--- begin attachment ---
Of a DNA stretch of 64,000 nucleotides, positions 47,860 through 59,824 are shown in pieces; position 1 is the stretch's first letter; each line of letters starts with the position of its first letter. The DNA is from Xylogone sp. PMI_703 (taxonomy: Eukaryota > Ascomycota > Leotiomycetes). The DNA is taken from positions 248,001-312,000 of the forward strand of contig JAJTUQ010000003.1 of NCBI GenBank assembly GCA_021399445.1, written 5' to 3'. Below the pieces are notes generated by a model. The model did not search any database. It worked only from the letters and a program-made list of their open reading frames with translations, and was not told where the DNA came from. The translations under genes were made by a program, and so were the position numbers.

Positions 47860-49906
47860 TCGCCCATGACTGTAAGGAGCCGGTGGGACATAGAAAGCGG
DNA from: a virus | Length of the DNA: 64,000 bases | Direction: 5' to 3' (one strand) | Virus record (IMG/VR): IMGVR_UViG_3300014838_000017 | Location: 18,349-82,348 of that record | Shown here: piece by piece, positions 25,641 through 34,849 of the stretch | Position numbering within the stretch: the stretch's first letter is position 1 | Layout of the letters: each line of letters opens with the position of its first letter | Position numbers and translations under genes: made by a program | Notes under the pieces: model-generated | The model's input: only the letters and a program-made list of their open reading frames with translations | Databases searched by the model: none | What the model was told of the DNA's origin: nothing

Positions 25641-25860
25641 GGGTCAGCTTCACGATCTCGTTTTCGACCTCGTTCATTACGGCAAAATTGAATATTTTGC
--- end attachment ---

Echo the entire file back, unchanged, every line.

Of a DNA stretch of 64,000 nucleotides, positions 47,860 through 59,824 are shown in pieces; position 1 is the stretch's first letter; each line of letters starts with the position of its first letter. The DNA is from Xylogone sp. PMI_703 (taxonomy: Eukaryota > Ascomycota > Leotiomycetes). The DNA is taken from positions 248,001-312,000 of the forward strand of contig JAJTUQ010000003.1 of NCBI GenBank assembly GCA_021399445.1, written 5' to 3'. Below the pieces are notes generated by a model. The model did not search any database. It worked only from the letters and a program-made list of their open reading frames with translations, and was not told where the DNA came from. The translations under genes were made by a program, and so were the position numbers.

Positions 47860-49906
47860 TCGCCCATGACTGTAAGGAGCCGGTGGGACATAGAAAGCGG
DNA from: a virus | Length of the DNA: 64,000 bases | Direction: 5' to 3' (one strand) | Virus record (IMG/VR): IMGVR_UViG_3300014838_000017 | Location: 18,349-82,348 of that record | Shown here: piece by piece, positions 25,641 through 34,849 of the stretch | Position numbering within the stretch: the stretch's first letter is position 1 | Layout of the letters: each line of letters opens with the position of its first letter | Position numbers and translations under genes: made by a program | Notes under the pieces: model-generated | The model's input: only the letters and a program-made list of their open reading frames with translations | Databases searched by the model: none | What the model was told of the DNA's origin: nothing

Positions 25641-25860
25641 GGGTCAGCTTCACGATCTCGTTTTCGACCTCGTTCATTACGGCAAAATTGAATATTTTGC